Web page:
Carrow Road has lost another one of its most treasured sons after it was announced today that '59ers hero Ken Nethercott has passed away, aged 82.
Coming hard on the heels of the death of '70s favourite Graham Paddon and that of all-time top goalscorer Johnny Gavin, Nethercott's passing will rob the club's Hall of Fame of another of its most revered stars.
“In my opinion he was the greatest of them all – even better than Keelan, and I say that having played with both of them,? said his 59ers team-mate Terry Allcock this afternoon.
?His character, and the quality of his work was excellent, his positional sense was second to none, as was his bravery, obviously. And his catching of crosses and his use of the ball was immaculate.?
Nethercott's lasting moment of Canary fame came, of course, in that FA Cup sixth round tie at Bramall Lane, on the 28 February, 1959.
Having dislocated his shoulder with half an hour of the game remaining, Nethercott played on with one arm hanging ?useless? by his side, according to a report at the time.
But he and his defence held firm and, in front of 57,000 spectators, City – then of Division Three South – would earn themselves a 1-1 draw and a replay back at Carrow Road. With Sandy Kennon in goal, the Canaries would march into the semi-final and on into FA Cup folklore on the back of a 3-2 win.
?I'm glad it was Sandy out there; not me,? a typically modest Nethercott would say after the replay. ?He's a much better keeper than I am.?
Almost half a century on and Allcock still vividly remembers events at Bramall Lane.
“Of course there were no substitutes in those days, so we all played on with injuries. I played with a broken leg for 75 minutes once, and Ken stayed in goal with one hand. Having broken a collarbone myself, I know painful it was,? he said.
Bar one Hospital Cup game, that fateful trip to Bramall Lane proved to be Nethercott's finest – and last – hour. He never played another competitive game for the club and would join Wisbech that summer.
?It was a sad ending. He was right up there as one of the club's greatest players – he was an England B international, which was the second team of the full squad. Everyone I've spoken to had great respect for him both as a man and as a player.?
Born in Bristol, Nethercott signed professional forms for the Norfolk club in the summer of 1947 and would go on to make 416 appearances for the Canaries in a 12-year career at Carrow Road.
“I can't praise him highly enough. He had great character, dedication, and humility, really,? said the city funeral director.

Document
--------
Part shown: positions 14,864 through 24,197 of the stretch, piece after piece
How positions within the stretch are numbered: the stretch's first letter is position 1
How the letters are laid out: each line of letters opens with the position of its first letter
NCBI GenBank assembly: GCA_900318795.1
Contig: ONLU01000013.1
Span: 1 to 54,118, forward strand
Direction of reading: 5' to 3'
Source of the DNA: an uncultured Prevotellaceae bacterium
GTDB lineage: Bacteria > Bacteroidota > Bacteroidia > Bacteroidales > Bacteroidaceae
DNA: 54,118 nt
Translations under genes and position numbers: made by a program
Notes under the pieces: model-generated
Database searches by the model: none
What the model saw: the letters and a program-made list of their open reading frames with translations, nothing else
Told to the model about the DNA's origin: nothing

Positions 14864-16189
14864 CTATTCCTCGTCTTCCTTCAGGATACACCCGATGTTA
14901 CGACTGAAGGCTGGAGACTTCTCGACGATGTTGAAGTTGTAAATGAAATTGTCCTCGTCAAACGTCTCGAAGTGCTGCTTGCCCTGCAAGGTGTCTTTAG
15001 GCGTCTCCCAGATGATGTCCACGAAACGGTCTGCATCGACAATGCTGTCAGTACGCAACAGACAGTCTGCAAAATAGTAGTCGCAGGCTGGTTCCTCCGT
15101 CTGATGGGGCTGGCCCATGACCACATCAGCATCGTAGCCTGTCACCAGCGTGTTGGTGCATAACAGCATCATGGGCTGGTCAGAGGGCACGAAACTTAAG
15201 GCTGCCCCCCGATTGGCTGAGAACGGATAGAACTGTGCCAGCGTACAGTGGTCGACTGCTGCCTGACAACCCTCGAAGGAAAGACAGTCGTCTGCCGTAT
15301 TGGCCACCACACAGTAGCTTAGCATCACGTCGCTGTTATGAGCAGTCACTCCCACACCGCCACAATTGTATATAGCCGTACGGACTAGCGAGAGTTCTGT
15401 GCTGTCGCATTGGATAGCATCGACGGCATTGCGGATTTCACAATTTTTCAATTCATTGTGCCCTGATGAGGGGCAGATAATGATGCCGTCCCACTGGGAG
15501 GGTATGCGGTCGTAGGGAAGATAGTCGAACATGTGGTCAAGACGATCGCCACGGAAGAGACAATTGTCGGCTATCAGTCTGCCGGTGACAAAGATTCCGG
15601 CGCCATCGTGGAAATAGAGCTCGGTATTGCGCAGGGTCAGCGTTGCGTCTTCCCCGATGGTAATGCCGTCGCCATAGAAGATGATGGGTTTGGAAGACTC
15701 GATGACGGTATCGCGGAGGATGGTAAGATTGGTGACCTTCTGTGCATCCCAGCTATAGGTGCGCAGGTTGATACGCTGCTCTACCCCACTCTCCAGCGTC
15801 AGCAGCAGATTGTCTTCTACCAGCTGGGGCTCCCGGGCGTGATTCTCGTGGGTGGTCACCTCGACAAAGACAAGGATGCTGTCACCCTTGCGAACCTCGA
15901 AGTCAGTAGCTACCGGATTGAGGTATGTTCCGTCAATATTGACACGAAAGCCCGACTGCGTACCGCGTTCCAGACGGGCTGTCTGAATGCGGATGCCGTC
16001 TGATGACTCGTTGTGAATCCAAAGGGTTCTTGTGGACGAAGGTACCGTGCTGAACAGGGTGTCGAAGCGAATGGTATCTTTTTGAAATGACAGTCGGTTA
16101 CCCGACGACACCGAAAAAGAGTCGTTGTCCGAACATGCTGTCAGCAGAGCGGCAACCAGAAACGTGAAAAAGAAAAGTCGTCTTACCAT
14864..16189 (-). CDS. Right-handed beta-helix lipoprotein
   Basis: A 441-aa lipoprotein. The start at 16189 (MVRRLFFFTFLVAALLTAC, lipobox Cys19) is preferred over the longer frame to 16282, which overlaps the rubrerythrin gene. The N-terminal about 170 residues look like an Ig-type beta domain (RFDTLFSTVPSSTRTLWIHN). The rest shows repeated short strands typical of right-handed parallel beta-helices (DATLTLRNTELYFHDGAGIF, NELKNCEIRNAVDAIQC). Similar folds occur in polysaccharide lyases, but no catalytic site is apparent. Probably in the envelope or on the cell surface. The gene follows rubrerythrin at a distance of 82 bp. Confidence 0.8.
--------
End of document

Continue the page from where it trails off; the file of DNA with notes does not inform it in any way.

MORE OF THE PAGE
“He was old brigade, but a very loveable man, and very popular with the players. He was a senior member of the team, and a great help to me when I came here.?
Allcock, speaking in Canary Greats, would offer another example of Nethercott's modest ways.
?He was so quiet,? he recalled. ?The best I can explain it is that we played at Tranmere once under atrocious conditions and he virtually played them on his own.
?And when we came in the dressing room he went round and shook everybody by the hand and said: 'Well played!'. That was Kenny. He was a marvellous guy.?
For Allcock himself, it has proved to be a difficult fortnight. Being a funeral director is never easy, but when you're presiding over the departure of two such Canary greats it is even harder.
?Whenever a colleague has passed on I've had the opportunity to look after them, but it's obviously a very sad and emotional time – as it was with Graham (Paddon) last week,? he said.
?You've been very friendly with these people, and you know their nearest and dearest as well, so it's a difficult time.?
Nethercott would remain in Norwich and would work in the chocolate waste department at the old Rowntree Mackintosh factory on Chapelfield now, of course, long gone.
There he would be joined by a young Martin Nudds, whose memories of the 59ers' legend say just as much about the man as Allcock's memories of his playing pal.
?He was a lovely man – so sofly spoken; so laid back,? said Nudds, 41, with one very special memory Nethercott – one for whom professional football arrived two generations too early. Like Gavin – and, indeed, Paddon – there was none of the riches on offer to today's Carrow Road stars.
Gavin ran a pub; Nethercott worked in a chocolate factory.
?We used to go for a break and me and my mate would say: 'Do you want a fag, Ken?' and he'd say 'Yes!' and we'd flick one at him. And he had these huge hands and he'd pluck the fag out of the air every time,? said Nudds, with Nethercott then in his 60s.
?We'd flick one near the ground and he'd catch it first time. Flick one above his head, he'd catch it first time. He never missed. He still had these fantastic reactions even then. He was just a magician.?
He was, said Nudds, from a different generation; born of different stuff. ?He'd show us this big scar on his shoulder – he was clearly a brave footballer. He'd go in where it would hurt.
?It's just a shame that he never got the recognition – and the money – that he deserved at the time. But he was a lovely man. I can't speak highly enough of him.?
Ken Nethercott died at the N&N University Hospital this morning after a short illness. He leaves a wife, Edith, and a daughter, Sally.